Commentary Magazine


Topic: Virginia Gov

You Have to Perform

After the election you have to govern. That is an opportunity for some and the undoing of others. Recall Virginia Gov. Tim Kaine. He won the governorship of a key swing state, was on the short list for Obama’s VP, accomplished virtually nothing as governor, presided as head of the DNC over a disastrous run of high-profile Democratic losses, and is now everyone’s favorite whipping boy. What ever happened to Tim Kaine? Well, he couldn’t do his job well. So he ends, at least for now, a promising political career.

Last year, Chris Christie and Bob McDonnell won high-profile gubernatorial races. McDonnell is sticking to his no-tax pledge and has unveiled an impressive charter-school program. He’s setting out to do precisely what he said he would, including selling off state-owned liquor stores. He seems serious about governance. If he is, he’ll avoid his predecessor’s fate.

Then there is Chris Christie. He’s also doing what he promised. He appointed a school-choice advocate to the howls of the teachers’ union. And he has announced a real spending freeze:

Announcing the freeze on $1.6 billion of unspent money, Mr. Christie was blunt: “Today, we come to terms with the fact that we cannot spend money on everything we want. Today, the days of Alice in Wonderland budgeting in Trenton end.”

That seems like a better idea than hiking taxes, if the aim here is to fix the gaping hole in the state budget. The liberal tax-and-spend policies of his predecessors have been stark and debilitating for his state:

From 2004-2008, author John Havens found “a large decline in the number of wealthy households entering New Jersey” as well as “a moderate increase in the outflow of wealthy households leaving.” The result: a net decline of $70 billion in household wealth while the “expected giving” became a net outflow of $1.132 billion.

So what happened in 2004? The study doesn’t purport to explain what caused the wealth movements. But the state’s most notable economic policy event that year was an increase in its top income tax rate to 8.97% from 6.37%, on incomes starting at $500,000. That’s a 40% increase.

Christie also seems to be in the “sober about governance” category. The lesson here for politicians of both parties is quite simple: you have to deliver. If McDonnell and Christie make good on their promises and continue their early focus on smart reform, fiscal sobriety, and conservative economic policy, they will become the models for the next generation of conservative governors and presidential hopefuls.

And, yes, that brings us back to Obama. At this point he seems headed for Tim Kaine-like flash-in-the-pan status. All that anticipation and so little ability. So much hype was followed by virtually no interest in doing the job to which he was elected. Challengers have the luxury of convincing voters to take a leap of faith; incumbents must defend what they have done. And if they don’t deliver, no amount of hype and no blame-shifting is going to rescue them. That is why, I suspect, Obama now thinks out loud about a single term. It could not have escaped his notice that he is not remotely pulling a ” B+” in the presidency.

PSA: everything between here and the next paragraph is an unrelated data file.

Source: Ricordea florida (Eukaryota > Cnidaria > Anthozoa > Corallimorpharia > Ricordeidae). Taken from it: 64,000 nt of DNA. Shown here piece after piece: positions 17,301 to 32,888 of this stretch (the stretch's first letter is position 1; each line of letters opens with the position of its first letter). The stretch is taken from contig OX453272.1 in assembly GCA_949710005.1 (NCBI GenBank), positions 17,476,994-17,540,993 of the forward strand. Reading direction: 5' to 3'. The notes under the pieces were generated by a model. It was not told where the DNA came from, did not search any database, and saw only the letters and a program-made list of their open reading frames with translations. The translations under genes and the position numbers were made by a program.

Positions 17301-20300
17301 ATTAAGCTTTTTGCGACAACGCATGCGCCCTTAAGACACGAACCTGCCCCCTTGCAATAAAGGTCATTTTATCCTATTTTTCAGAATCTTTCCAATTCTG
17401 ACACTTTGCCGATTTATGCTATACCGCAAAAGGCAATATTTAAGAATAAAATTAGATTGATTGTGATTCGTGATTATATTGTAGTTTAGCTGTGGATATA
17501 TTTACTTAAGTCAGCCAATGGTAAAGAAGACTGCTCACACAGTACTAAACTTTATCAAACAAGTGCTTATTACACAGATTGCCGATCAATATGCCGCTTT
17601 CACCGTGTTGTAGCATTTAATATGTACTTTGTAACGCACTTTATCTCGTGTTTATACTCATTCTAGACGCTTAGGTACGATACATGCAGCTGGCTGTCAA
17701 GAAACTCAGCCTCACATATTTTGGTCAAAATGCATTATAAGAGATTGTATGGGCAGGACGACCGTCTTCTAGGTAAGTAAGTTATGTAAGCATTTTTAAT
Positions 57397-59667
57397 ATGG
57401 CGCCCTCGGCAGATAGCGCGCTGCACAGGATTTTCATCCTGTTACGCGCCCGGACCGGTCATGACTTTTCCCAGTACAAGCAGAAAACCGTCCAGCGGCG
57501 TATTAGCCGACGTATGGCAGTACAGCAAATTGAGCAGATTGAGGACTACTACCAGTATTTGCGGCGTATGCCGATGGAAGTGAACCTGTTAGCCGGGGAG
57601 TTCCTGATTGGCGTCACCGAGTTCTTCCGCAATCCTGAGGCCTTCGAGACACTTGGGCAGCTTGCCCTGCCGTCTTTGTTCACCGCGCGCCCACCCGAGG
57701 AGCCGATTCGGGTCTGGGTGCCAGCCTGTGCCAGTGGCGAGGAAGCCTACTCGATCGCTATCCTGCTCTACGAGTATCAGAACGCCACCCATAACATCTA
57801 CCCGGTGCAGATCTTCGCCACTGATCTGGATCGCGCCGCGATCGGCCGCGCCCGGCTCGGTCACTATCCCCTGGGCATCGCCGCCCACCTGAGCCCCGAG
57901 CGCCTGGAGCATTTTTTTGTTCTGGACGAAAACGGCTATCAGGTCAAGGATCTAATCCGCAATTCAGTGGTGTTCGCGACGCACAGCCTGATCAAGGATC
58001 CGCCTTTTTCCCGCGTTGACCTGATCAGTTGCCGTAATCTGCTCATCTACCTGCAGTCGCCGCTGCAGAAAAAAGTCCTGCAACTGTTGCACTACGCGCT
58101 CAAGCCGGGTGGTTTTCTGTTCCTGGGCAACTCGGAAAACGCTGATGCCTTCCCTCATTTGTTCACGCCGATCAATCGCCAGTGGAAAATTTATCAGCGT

After the election you have to govern. That is an opportunity for some and the undoing of others. Recall Virginia Gov. Tim Kaine. He won the governorship of a key swing state, was on the short list for Obama’s VP, accomplished virtually nothing as governor, presided as head of the DNC over a disastrous run of high-profile Democratic losses, and is now everyone’s favorite whipping boy. What ever happened to Tim Kaine? Well, he couldn’t do his job well. So he ends, at least for now, a promising political career.

Last year, Chris Christie and Bob McDonnell won high-profile gubernatorial races. McDonnell is sticking to his no-tax pledge and has unveiled an impressive charter-school program. He’s setting out to do precisely what he said he would, including selling off state-owned liquor stores. He seems serious about governance. If he is, he’ll avoid his predecessor’s fate.

Then there is Chris Christie. He’s also doing what he promised. He appointed a school-choice advocate to the howls of the teachers’ union. And he has announced a real spending freeze:

Announcing the freeze on $1.6 billion of unspent money, Mr. Christie was blunt: “Today, we come to terms with the fact that we cannot spend money on everything we want. Today, the days of Alice in Wonderland budgeting in Trenton end.”

That seems like a better idea than hiking taxes, if the aim here is to fix the gaping hole in the state budget. The liberal tax-and-spend policies of his predecessors have been stark and debilitating for his state:

From 2004-2008, author John Havens found “a large decline in the number of wealthy households entering New Jersey” as well as “a moderate increase in the outflow of wealthy households leaving.” The result: a net decline of $70 billion in household wealth while the “expected giving” became a net outflow of $1.132 billion.

So what happened in 2004? The study doesn’t purport to explain what caused the wealth movements. But the state’s most notable economic policy event that year was an increase in its top income tax rate to 8.97% from 6.37%, on incomes starting at $500,000. That’s a 40% increase.

Christie also seems to be in the “sober about governance” category. The lesson here for politicians of both parties is quite simple: you have to deliver. If McDonnell and Christie make good on their promises and continue their early focus on smart reform, fiscal sobriety, and conservative economic policy, they will become the models for the next generation of conservative governors and presidential hopefuls.